There has been another warning delivered about how our future employment world could be slowly taken over by robots and technology in general.
According to Deloitte, no less than 35 per cent of UK jobs are at “high risk” of being made redundant by technology and/or robotics in the next two decades. Only 40 per cent of job roles are “low” or “no risk”, and 51 per cent in London.
Deloitte’s research, which was conducted in conjunction with Carl Benedikt Frey of the Oxford Martin School, and Michael Osborne of Oxford university, found that jobs paying less than £30,000 per annum are five times more likely to be taken over by automation than roles of over £100,000.
Job areas at high risk include admin, transport, construction, production and sales, with low risk roles including computers, engineering, legal, finance, healthcare, media and the arts.
Those jobs requiring repetitive processing, clerical and support duties are likely to be replaced with jobs requiring digital and management skills – a trend that is already showing itself, Deloitte notes.
Angus Knowles-Cutler, London senior partner at Deloitte, commented: “Technological advances are likely to cause a major shift in the UK labour market in the coming decades, creating both challenges and opportunities.”
“Unless these changes coming in the next two decades are fully understood and anticipated by businesses, policy makers and educators, there will be a risk of avoidable unemployment and under-employment. A widening gap between ‘haves’ and ‘have nots’ is also a risk as lower skill jobs continue to disappear.”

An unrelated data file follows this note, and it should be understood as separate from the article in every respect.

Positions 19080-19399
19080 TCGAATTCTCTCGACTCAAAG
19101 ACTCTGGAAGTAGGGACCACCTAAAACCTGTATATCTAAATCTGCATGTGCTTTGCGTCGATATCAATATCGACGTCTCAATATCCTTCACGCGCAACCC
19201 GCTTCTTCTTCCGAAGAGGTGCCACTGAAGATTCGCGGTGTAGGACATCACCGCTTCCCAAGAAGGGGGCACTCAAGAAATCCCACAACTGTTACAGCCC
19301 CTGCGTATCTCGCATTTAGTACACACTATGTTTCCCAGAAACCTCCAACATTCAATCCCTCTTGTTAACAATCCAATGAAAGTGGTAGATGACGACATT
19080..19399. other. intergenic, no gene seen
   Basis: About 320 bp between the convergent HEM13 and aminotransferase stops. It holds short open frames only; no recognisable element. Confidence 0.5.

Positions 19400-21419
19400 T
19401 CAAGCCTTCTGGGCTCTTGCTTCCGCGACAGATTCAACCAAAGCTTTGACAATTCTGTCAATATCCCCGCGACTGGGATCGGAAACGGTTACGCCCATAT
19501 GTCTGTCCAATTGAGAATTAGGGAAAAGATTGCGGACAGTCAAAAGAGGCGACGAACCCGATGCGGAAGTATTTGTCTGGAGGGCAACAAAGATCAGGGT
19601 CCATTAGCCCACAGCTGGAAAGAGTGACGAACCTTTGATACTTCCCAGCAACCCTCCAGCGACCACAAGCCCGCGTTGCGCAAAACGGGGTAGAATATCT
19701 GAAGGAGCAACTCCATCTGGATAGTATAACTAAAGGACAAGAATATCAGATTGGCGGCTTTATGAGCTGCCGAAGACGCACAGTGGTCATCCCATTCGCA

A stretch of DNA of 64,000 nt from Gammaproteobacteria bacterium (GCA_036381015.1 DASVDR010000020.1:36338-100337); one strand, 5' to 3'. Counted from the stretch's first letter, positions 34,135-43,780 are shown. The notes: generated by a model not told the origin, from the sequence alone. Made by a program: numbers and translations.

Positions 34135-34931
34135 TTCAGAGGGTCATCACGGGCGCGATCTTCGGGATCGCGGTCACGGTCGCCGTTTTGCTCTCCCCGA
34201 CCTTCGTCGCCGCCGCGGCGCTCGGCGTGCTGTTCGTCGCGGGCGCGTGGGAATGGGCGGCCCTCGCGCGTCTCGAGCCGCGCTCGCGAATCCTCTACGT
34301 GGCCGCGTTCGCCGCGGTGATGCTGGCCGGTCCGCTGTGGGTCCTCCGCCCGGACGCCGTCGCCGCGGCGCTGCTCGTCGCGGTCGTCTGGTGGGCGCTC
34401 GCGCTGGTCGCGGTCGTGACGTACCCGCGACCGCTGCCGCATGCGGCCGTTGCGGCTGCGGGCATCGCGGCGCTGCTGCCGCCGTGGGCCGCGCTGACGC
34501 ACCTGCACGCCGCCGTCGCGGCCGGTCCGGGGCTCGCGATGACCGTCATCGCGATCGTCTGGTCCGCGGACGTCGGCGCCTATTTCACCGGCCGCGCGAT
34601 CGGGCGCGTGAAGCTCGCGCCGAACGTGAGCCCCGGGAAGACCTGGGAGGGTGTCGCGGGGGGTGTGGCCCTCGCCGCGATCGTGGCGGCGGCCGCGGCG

Many London businesses realise this, though, Deloitte found when it surveyed a hundred of them. 84 per cent of London firms said that they realised the skills of their staff would need to change over the next decade, and that digital savvy and management are skills that London-based organisations increasingly need, with processing and clerical work less necessary.
Almost three-quarters of these companies said they planned to increase staff members in the next five years, but where jobs are being cut back, automation will be the leading factor in that reduction (followed by near-shoring, then offshoring).
Knowles-Cutler observed: “London has a lot going for it. It is the greatest high skills city in the world and the fact that most businesses plan to grow their headcount here in the next ten years is very positive. Across the UK as well, there are reasons to be positive, the economy is recovering and job growth is coming from dynamic businesses, hiring faster than the national average.”
“But below the headline numbers things are changing fast, and the challenges, right across the UK, are evident. The likely loss of lower paid jobs is a real concern, and the new skills that employers will need in the future deserves close attention.”